So, January 23rd is quickly approaching like a ravenous jaguar that’s just realised its prey got stuck in a bear-trap (this happens more often than you’d think. Seriously, watch Discovery once in a while), and I’ve finally finished the line-edits from all my betas, finishing with my mentor’s. It was a hard and informing journey, but now we’ve come to the biggest monster of them all: addition revision!

But Dave!” I hear you cry. “The agents will be reading your opening in just two days! Aren’t you worried that they’ll be reading one version and unknowingly making requests (hopefully) for an entirely different one?

Not at all, dear friends, and allow me to tell you why:

1) I’m smarter than I look, believe it or not: I’ve already edited the opening that the agents will be reading so it won’t be different.

2) There’s not exactly a mountain of changes to make, and seeing as how I’m practically snowed under, I’ve got all the time between now and the 23rd to slip in the additions. And seeing as how they’re not entirely game-changers, it won’t wreck the narrative one bit.

3) Don’t call me Dave. Only friends call me Dave.

4) … What’s that? I said you were my friends when I started this list?

5) Okay, then. Call me Dave.

Where was I…?

Oh, yes! The additions.

Well, they range from bit-parts to major character motives, scene changes or alternative versions, and the addition of new ‘casefiles’ pulled from the Enigma Files website itself.

That’s right; not only has this last month given me a huge, unique insight into both the agent-hunting life (my mentor chose mine from hundreds of other entrants submitted to her within a week), and the author-agent dynamic, but it’s also shown me how someone who shares the same passion for the future of your book – agent or beta – can only be a Good Thing, and will often lead to the improvement of the book.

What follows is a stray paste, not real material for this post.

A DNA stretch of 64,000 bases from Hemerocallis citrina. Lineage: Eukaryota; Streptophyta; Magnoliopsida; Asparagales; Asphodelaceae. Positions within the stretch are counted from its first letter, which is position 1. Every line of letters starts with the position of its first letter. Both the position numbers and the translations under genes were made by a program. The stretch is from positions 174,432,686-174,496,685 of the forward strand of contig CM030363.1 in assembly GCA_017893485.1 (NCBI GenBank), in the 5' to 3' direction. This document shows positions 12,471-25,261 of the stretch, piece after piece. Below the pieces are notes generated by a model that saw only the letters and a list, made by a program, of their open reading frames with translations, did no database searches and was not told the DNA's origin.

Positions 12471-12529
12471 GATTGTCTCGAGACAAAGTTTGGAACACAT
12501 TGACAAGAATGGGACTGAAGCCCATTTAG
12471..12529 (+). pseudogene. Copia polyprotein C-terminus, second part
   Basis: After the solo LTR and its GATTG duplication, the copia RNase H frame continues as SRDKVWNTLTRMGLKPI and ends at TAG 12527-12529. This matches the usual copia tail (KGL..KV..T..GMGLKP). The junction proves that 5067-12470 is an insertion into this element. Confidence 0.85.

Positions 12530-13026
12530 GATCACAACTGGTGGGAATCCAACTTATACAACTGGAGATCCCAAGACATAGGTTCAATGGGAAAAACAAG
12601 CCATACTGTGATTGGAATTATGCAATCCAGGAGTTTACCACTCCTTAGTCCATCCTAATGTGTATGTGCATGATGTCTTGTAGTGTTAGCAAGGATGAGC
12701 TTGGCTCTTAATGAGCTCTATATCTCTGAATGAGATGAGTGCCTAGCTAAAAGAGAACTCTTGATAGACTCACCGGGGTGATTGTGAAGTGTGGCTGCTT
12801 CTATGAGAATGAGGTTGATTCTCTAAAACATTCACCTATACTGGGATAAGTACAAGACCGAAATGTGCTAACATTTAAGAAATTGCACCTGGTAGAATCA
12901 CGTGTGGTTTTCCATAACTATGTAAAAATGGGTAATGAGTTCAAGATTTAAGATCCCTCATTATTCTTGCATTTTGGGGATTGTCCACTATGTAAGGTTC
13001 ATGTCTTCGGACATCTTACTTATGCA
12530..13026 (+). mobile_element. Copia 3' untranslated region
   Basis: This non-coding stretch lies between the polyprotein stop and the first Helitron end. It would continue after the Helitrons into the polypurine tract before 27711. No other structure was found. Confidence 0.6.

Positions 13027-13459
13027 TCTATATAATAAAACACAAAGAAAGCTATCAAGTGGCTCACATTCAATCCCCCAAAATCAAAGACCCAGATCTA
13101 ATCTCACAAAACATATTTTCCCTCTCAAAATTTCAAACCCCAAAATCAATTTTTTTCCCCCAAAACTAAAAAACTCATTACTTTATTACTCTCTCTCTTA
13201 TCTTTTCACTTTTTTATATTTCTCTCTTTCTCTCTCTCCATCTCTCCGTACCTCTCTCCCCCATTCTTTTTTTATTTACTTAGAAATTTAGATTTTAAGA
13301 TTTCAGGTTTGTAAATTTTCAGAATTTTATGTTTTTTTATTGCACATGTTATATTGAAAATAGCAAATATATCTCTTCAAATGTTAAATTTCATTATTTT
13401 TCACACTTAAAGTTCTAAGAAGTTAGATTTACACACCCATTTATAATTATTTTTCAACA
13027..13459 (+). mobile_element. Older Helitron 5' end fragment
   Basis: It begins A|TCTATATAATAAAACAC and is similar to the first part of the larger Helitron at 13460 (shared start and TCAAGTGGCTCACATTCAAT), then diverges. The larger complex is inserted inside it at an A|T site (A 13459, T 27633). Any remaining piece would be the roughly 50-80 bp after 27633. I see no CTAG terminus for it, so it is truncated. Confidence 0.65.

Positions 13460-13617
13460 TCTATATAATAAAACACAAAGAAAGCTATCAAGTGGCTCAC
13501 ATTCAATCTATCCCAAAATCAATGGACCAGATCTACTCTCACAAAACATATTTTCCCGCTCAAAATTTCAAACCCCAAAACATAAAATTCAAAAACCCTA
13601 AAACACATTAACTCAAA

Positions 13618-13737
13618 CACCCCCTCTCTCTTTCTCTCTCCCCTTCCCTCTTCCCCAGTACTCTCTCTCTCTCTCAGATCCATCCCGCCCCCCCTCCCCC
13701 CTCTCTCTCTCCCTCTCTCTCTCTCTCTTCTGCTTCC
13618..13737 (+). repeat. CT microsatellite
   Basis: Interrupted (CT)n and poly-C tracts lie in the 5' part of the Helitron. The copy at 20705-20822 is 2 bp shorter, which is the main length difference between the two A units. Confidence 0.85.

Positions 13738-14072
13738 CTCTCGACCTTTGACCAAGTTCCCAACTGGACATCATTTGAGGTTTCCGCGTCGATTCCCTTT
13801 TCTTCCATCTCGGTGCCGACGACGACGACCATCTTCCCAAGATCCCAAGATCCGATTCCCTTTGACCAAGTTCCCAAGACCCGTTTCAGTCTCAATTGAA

In this case, the improvement came from my mentor Jennifer. Not only has she jumped at the sight of my ‘X-Files for kids‘ tagline, but she’s done everything in her power to eke out every last possible drop of X-Filesness… Which led to the casefiles.

These are the sort of ingenious suggestion that make you slap your face in disbelief; I mean, I’d always considered adding casefiles, but was worried that the inclusion of non-fictional segments would never work. Then along comes Awesome Malone, the Master Mentor, with the same desire to see more files explaining the paranormal and that, as they say, was that.

Now, whenever Karl Breslin – protagonist and administrator of the Enigma Files website – mentions paranormal phenomena, the reader can expect to see more information on the subject in a casefile at the end of the chapter.

It’s working out great so far, and I can’t wait for Wednesday.

Until then!

Dave

Do you have any special methods of revision? What about special features in your books? Lemme know in the comments!

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